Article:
Horn-Miller, Kahente (2003) The emergence of the Mohawk warrior flag : a symbol of indigenous unification and impetus to assertion of identity and rights commencing in the Kanienkehaka community of Kahnawake. Masters thesis, Concordia University.
For centuries the Kanienkehaka (Mohawk) have struggled to maintain a certain level of autonomy by acting in accord with the principles of our constitution, the Kaienerekowa or Great Law of Peace. In the past, our interpretations of our law and of the core values of our society were greatly eroded and almost lost because of colonial influences. As Indigenous peoples we have found it necessary both to react to and to differentiate ourselves from the beliefs, values and practices that have been imposed on us. In recent decades, members of our communities have begun to take action, speaking up and creating artistic works about Indigenous culture and values. Our attempts to break free from foreign systems of governance, learning and religion sometimes use the tools of the dominant society. The work of Louis Karomaktajeh Hall is one example of this phenomenon. The Mohawk Warrior Flag he designed has been flown all over the world, serving as a symbol of the unity of Indigenous peoples in our common struggle, becoming a beacon of hope, and illuminating the discordant relationship between the dominant society and Indigenous peoples. My research, which deals in part with the appearance of the Flag during the Oka Crisis and Lobster Dispute at Esgenoopetitj (Burnt Church), is part of this movement. It introduces a Kanienkehaka perspective on the Flag, reconstructing its history and applying the philosophy of the Kaienerekowa to give a voice to the people who turn to it for support in their ongoing struggles with colonialism.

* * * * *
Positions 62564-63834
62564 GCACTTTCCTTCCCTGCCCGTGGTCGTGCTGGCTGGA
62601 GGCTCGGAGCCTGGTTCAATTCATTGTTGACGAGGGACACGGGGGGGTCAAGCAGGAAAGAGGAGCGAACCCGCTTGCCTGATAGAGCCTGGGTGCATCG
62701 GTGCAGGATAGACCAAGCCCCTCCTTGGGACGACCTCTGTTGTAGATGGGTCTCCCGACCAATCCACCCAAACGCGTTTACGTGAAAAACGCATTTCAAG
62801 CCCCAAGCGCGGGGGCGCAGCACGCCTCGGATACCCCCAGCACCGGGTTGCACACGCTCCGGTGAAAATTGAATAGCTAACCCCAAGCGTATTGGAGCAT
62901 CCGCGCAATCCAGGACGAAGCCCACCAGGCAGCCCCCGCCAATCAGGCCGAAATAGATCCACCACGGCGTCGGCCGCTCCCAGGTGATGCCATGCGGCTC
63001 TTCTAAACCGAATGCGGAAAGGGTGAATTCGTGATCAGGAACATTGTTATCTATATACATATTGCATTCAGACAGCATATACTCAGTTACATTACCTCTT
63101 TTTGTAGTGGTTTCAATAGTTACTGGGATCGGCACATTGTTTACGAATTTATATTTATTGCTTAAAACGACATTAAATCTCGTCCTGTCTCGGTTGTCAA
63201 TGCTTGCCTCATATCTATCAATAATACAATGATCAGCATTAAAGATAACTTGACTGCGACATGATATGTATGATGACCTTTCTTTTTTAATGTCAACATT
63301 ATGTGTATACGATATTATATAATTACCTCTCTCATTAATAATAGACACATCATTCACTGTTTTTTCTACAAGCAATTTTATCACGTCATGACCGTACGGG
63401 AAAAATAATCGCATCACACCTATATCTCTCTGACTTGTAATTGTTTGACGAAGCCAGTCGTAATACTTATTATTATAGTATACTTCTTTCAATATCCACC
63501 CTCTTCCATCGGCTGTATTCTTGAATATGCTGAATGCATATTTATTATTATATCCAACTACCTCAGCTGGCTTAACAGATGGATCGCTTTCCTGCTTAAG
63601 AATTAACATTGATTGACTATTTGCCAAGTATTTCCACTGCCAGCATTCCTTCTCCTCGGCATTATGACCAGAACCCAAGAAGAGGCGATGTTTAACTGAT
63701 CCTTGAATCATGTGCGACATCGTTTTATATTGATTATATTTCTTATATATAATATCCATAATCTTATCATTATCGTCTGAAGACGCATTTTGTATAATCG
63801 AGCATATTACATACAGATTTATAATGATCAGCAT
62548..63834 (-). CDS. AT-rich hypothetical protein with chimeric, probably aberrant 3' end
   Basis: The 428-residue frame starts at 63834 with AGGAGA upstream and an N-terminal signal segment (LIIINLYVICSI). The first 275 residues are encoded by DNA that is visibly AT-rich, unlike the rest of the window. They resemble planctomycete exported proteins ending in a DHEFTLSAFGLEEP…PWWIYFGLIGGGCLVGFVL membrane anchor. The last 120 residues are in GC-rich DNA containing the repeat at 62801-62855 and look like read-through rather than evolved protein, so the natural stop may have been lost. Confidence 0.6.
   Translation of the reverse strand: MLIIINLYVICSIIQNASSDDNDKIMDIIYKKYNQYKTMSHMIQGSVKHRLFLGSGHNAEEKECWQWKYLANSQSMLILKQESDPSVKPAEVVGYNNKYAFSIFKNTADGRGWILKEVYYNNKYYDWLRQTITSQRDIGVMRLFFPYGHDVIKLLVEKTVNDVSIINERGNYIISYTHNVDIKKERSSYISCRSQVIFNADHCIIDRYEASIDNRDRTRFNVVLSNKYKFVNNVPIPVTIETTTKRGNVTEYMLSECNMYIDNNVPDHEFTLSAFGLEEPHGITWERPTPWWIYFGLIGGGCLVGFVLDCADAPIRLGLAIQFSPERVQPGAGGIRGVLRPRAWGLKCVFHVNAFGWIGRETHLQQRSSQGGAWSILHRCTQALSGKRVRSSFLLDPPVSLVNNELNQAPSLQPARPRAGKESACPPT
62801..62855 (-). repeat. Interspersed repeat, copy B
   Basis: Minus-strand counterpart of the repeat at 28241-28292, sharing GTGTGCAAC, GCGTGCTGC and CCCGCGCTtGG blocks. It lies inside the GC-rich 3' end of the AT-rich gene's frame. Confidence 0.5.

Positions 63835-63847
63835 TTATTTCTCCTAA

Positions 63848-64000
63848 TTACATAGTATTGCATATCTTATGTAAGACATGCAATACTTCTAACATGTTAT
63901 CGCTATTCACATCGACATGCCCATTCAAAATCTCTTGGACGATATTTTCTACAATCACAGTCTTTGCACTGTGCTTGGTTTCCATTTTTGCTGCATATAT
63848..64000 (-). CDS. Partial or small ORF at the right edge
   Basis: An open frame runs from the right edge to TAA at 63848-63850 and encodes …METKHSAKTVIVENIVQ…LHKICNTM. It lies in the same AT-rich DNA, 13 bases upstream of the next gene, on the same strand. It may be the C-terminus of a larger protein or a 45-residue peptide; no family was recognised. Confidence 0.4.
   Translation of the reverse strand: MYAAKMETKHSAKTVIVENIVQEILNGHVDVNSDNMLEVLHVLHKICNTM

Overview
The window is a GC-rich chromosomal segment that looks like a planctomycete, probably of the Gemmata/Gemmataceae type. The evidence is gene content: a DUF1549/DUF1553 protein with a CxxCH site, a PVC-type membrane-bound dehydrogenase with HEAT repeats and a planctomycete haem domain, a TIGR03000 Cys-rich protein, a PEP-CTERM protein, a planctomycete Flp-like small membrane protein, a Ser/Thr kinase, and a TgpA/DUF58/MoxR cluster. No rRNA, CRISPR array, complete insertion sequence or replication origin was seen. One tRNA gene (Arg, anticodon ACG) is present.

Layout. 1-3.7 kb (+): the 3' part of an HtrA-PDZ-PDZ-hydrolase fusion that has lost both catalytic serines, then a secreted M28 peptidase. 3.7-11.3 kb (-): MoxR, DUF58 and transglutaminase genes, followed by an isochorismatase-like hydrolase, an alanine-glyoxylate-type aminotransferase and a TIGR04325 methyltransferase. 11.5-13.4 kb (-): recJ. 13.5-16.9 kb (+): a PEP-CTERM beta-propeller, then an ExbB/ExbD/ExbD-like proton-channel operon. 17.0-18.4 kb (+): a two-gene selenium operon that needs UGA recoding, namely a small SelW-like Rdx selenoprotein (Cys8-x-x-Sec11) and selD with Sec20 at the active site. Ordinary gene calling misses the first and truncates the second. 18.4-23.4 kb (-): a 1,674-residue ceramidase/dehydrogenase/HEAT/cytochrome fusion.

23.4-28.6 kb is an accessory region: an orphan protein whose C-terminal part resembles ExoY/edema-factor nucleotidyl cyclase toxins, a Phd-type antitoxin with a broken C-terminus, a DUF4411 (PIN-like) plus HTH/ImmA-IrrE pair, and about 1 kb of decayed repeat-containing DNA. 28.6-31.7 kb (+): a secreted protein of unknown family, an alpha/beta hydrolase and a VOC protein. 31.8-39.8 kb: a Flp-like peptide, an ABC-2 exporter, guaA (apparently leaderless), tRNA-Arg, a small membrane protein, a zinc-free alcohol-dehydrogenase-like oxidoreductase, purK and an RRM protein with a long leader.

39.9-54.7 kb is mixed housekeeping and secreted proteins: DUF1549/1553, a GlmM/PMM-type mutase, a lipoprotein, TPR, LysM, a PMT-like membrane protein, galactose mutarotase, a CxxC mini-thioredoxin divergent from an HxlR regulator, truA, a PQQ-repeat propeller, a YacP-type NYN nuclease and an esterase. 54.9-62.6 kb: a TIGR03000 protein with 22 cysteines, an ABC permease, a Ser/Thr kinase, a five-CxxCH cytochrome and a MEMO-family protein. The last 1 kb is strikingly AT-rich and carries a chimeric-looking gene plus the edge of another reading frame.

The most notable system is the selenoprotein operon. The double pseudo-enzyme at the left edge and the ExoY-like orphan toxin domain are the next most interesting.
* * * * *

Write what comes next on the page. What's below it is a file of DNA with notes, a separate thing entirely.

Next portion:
|Divisions:||Concordia University > Faculty of Arts and Science > Sociology and Anthropology|
|Item Type:||Thesis (Masters)|
|Pagination:||viii, 230 leaves : ill., maps, ports. ; 29 cm.|
|Degree Name:||Theses (M.A.)|
|Program:||Sociology and Anthropology|
|Thesis Supervisor(s):||Howes, David|
|Deposited By:||Concordia University Libraries|
|Deposited On:||27 Aug 2009 17:27|
|Last Modified:||08 Dec 2010 15:25|
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